posted by anonymous to Human Relations (32 answers total) 1 user marked this as a favorite
For myself, I would choose not to deliberately hurt the family that have raised me. He has chosen to have no contact with you and have not earned a place in your wedding or life. This does sound like you are harbouring fantasies of who you *think* he is rather than the reality of the person he has shown himself to be through his actions.
posted by saucysault at 8:25 AM on June 10, 2011 [14 favorites]

I wouldn't do anything to make your wedding day any more stressful than it's already going to be. Weddings are enough trouble without throwing in the wild card of an estranged relative that most of the people you love don't want to be around.

You can let your dad back into your life without inviting him to your wedding.
posted by something something at 8:26 AM on June 10, 2011 [13 favorites]

You have no relationship with this man, and he would make your loved ones uncomfortable. To me, not inviting him is a no-brainer. The problem is, as I see it, making yourself comfortable with not having him there. That problem will largely disappear in the face of everyone having the good time they wouldn't were he there.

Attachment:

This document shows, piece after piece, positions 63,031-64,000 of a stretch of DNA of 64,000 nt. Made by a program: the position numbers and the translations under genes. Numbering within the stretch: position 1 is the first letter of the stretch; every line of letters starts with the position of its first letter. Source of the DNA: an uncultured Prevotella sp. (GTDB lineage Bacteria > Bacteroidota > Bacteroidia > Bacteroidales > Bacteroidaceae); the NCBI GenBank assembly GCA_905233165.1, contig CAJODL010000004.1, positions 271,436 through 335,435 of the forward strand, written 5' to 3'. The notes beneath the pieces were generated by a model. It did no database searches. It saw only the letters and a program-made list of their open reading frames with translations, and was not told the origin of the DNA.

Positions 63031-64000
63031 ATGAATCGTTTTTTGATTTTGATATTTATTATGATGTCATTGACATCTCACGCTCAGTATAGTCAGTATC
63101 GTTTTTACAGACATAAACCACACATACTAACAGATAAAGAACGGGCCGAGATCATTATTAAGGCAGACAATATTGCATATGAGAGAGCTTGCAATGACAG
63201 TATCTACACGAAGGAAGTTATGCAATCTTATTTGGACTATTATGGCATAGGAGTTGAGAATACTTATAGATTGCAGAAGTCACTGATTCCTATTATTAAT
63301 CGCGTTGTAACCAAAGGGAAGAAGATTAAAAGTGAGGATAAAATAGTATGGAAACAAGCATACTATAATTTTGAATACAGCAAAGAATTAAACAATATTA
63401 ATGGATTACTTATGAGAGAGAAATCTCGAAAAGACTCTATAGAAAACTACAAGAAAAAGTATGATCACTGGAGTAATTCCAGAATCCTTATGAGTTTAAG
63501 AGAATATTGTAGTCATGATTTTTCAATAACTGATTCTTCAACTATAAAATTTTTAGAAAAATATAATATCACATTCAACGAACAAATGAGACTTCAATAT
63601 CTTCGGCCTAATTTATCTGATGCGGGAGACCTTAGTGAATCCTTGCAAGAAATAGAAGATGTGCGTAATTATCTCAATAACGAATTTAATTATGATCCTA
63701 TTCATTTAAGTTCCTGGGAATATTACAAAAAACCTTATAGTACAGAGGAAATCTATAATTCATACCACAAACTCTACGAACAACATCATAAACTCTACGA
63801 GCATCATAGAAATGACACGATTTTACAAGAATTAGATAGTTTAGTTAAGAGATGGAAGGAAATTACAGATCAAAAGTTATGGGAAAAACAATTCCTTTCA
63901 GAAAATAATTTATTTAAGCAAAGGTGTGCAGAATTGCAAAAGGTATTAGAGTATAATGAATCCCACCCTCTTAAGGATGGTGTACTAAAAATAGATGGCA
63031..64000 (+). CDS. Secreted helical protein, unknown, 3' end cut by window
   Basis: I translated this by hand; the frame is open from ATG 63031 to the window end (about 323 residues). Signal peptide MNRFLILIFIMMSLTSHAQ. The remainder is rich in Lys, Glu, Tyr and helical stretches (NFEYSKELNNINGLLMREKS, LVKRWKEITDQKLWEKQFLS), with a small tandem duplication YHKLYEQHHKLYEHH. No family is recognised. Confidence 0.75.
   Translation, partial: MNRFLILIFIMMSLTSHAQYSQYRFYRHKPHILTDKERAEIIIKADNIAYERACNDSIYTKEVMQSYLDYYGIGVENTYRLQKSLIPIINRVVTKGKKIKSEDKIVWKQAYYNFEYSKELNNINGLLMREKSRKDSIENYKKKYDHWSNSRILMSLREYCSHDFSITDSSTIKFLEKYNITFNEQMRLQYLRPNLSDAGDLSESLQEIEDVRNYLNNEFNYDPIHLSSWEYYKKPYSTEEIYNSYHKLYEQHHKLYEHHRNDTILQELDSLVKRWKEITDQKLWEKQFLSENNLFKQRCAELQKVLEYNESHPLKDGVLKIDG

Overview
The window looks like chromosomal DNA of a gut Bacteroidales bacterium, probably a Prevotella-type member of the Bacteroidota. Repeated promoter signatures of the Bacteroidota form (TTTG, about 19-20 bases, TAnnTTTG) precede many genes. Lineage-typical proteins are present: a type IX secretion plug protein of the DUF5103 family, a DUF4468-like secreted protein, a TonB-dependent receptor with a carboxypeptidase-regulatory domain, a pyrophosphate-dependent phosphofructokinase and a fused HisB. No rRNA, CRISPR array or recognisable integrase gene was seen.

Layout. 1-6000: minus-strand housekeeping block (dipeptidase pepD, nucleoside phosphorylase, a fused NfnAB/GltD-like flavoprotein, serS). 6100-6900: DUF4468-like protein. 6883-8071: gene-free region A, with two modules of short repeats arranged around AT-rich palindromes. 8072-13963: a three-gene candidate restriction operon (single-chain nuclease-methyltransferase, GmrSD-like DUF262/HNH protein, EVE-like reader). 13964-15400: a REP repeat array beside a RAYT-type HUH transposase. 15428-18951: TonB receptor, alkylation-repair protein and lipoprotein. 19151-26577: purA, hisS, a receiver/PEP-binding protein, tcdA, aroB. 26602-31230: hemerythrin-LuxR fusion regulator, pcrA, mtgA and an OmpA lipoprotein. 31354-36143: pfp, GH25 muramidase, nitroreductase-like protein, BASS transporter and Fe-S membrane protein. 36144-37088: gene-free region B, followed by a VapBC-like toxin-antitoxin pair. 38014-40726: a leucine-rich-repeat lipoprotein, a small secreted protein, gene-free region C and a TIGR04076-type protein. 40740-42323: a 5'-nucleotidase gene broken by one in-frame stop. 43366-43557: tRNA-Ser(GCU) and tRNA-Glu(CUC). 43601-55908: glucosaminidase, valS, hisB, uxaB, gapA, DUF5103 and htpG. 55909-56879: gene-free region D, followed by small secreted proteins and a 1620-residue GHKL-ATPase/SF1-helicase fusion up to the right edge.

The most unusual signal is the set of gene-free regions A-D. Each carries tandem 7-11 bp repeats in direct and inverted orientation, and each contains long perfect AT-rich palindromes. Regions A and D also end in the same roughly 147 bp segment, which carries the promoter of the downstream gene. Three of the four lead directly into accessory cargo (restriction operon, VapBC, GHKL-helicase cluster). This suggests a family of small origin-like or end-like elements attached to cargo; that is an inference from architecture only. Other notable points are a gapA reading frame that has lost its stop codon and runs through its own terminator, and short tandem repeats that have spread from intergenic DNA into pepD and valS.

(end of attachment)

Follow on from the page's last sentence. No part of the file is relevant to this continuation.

posted by Capt. Renault at 8:28 AM on June 10, 2011 [2 favorites]

why do you want to add this (most likely negative) energy to your wedding? all that stuff about bringing him into your life, being a bigger person, etc.---do it after the wedding.
posted by elle.jeezy at 8:28 AM on June 10, 2011 [5 favorites]

You can let your dad back into your life without inviting him to your wedding.

This was absolutely my thought.
posted by roomthreeseventeen at 8:29 AM on June 10, 2011 [11 favorites]

Send him a copy of the video and ask him to get together.
posted by JohnnyGunn at 8:29 AM on June 10, 2011

Send him an announcement post-event with a few pictures or a photobook made online.
posted by spec80 at 8:31 AM on June 10, 2011

Has he expressed an interest in attending your wedding? I would personally be afraid of opening up a huge can of emotional worms if the guy who rejected having a relationship with me 20 years ago further rejects me by not coming to another important life event.

You can let your dad back into your life without inviting him to your wedding.

Ditto ditto ditto.
posted by muddgirl at 8:31 AM on June 10, 2011 [4 favorites]

From observing my own f-d up family, I think it is perfectly normal for weddings to trigger desire to reconcile through grand symbolic gestures. These are almost always doomed to failure, because reconciling takes slow, patient small steps, not big gestures. So celebrate the happy, real family you have now at your wedding, and work on the rest later.
posted by yarly at 8:33 AM on June 10, 2011 [18 favorites]

Don't invite him to the wedding, it's a family affair and he's not part of your family. Perhaps you could write to him, let him know that you are getting married and that you would like him to meet your husband sometime in the future. Surely he would not expect you to invite him to the wedding!
posted by mareli at 8:33 AM on June 10, 2011

Another vote for no.